Secretary of State Rice and Defense Secretary Gates on Tuesday coupled their military assistance package for Arab allies with a public request for Arab leaders to do more to back the Shiite-led government in Iraq. The Bush team has gotten a little less than hoped for, particularly given the size of the military and aid package announced Monday. In addition to the U.S., Saudi Arabia and Egypt, the gathering at Sharm El-Sheikh included Jordan, Kuwait, Bahrain, Oman, Qatar and the United Arab Emirates.
The group issued a statement supporting a two-state solution between Israelis and Palestinians, but made no promises that Saudi Arabia, or indeed any of the Persian Gulf countries, would attend an international conference that President Bush has proposed for this fall. American officials have said privately that they want Arab countries to confront Iran more robustly. (New York Times)
See also Joint Statement after Sharm El-Sheikh Meeting (State Department)
See also U.S. Gets No Specific Arab Promises of Iraq Help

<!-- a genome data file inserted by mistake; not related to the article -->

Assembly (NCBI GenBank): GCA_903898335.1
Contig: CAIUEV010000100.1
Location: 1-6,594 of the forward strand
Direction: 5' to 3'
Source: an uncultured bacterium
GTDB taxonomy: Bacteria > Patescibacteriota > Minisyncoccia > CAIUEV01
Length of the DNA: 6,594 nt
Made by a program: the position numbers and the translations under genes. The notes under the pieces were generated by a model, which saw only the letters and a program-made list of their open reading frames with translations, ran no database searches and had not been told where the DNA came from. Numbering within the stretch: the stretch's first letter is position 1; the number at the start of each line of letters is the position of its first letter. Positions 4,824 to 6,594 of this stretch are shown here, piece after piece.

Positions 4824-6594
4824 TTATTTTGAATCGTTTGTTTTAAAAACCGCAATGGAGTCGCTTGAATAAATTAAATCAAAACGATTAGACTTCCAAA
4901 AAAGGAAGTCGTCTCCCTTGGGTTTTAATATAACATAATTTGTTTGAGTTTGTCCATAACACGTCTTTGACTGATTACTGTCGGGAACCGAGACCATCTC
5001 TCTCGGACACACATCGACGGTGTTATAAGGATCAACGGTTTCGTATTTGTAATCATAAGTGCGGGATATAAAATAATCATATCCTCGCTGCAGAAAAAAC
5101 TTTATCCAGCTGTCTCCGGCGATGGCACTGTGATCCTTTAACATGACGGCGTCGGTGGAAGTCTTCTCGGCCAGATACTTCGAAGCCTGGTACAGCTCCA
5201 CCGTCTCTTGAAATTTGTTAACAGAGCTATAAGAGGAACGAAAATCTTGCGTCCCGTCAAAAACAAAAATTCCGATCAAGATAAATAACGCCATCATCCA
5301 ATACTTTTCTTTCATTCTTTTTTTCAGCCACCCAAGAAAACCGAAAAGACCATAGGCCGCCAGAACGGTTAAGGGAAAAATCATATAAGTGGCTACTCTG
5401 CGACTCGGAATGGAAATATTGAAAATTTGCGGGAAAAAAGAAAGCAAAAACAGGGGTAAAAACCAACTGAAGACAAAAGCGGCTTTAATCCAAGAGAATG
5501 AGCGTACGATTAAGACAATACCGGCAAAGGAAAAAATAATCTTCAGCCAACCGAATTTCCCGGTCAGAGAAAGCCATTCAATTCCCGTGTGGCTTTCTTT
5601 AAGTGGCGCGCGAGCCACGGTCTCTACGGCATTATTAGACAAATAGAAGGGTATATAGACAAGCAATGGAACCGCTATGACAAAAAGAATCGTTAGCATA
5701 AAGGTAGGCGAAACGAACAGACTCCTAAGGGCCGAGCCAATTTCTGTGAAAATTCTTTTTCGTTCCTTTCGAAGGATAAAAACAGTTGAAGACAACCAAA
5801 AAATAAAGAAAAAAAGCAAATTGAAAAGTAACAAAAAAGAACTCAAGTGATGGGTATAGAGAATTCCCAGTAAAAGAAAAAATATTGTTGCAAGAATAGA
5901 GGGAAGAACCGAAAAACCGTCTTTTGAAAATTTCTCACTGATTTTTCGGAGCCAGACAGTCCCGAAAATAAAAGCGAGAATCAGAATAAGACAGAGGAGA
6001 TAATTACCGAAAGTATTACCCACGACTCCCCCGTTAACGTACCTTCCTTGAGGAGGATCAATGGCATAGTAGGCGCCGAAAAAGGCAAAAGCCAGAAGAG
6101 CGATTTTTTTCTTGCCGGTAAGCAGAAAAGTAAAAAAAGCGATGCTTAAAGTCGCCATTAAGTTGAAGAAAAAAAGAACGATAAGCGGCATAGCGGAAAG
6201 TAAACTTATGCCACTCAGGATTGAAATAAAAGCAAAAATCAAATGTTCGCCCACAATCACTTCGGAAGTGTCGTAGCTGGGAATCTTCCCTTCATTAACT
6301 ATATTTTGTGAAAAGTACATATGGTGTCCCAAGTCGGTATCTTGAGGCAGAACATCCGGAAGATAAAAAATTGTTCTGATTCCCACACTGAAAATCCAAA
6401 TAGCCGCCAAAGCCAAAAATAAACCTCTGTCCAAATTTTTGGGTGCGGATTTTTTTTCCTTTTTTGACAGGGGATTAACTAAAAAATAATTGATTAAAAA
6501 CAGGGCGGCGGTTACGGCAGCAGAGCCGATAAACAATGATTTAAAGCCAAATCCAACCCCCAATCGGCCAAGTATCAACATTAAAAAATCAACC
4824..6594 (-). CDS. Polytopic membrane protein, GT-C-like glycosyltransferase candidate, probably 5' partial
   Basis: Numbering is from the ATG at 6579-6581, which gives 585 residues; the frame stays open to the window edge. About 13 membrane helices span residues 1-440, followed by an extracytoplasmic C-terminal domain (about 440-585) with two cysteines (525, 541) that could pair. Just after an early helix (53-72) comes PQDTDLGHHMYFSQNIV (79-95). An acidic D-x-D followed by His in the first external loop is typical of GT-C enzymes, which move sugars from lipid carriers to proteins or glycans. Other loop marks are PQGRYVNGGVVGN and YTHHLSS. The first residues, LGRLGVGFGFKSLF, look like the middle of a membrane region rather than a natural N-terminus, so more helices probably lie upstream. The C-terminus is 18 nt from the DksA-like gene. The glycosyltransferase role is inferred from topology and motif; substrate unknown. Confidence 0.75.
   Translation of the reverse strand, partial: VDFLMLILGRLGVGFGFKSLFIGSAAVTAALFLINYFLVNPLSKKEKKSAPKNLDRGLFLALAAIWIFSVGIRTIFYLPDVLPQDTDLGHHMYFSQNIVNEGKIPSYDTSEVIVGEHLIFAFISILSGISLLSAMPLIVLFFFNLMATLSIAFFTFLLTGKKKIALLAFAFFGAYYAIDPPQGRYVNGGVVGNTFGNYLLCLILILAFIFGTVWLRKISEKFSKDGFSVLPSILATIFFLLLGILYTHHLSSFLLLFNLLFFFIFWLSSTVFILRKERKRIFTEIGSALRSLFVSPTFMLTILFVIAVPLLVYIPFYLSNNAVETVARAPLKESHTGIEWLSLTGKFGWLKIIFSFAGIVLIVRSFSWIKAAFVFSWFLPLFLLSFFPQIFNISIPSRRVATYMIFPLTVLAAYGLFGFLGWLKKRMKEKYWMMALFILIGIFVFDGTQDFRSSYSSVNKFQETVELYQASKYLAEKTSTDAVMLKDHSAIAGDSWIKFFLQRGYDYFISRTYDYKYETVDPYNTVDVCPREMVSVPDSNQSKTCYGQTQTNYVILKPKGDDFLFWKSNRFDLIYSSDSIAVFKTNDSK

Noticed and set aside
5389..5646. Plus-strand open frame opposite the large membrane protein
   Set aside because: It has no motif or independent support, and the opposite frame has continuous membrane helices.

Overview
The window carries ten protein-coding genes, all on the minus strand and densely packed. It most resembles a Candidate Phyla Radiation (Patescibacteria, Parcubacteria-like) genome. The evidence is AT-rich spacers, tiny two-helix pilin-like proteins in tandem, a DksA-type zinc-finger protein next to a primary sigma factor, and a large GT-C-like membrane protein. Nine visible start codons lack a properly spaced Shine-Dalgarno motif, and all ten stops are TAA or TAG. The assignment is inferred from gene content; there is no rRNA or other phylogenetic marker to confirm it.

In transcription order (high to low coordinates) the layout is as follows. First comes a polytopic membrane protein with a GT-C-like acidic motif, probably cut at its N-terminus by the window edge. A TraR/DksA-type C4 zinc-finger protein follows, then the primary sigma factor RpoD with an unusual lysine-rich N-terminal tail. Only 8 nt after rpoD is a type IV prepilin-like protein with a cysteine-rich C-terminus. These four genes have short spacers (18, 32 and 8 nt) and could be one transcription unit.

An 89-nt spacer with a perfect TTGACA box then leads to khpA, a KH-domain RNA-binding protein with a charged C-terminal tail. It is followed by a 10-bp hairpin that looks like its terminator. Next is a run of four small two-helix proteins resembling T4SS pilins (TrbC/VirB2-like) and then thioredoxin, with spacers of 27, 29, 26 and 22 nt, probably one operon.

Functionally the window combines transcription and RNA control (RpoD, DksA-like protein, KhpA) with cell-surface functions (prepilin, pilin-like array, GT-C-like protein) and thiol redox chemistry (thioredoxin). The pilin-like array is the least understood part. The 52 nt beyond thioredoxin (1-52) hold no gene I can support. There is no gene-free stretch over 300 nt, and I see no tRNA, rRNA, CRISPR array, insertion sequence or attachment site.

The U.S. won no specific new promises of Arab help for struggling Iraq after a gathering Tuesday of several nations listed as recipients of an expanded aid and weapons package for friendly states in the region. President Bush's top diplomatic and military managers have a tough assignment to convince skeptical, mostly Sunni-led Arab nations that they have more to lose if Iraq fails than they stand to gain by waiting until the U.S. leaves or Bush's term ends. Arab money and diplomatic support has lagged behind Europe's, and some of Iraq's neighbors quietly tolerate, or may secretly support, attacks inside Iraq. Some of the violence targets U.S. forces and some of it Shiite militias and neighborhoods. (AP/CNN)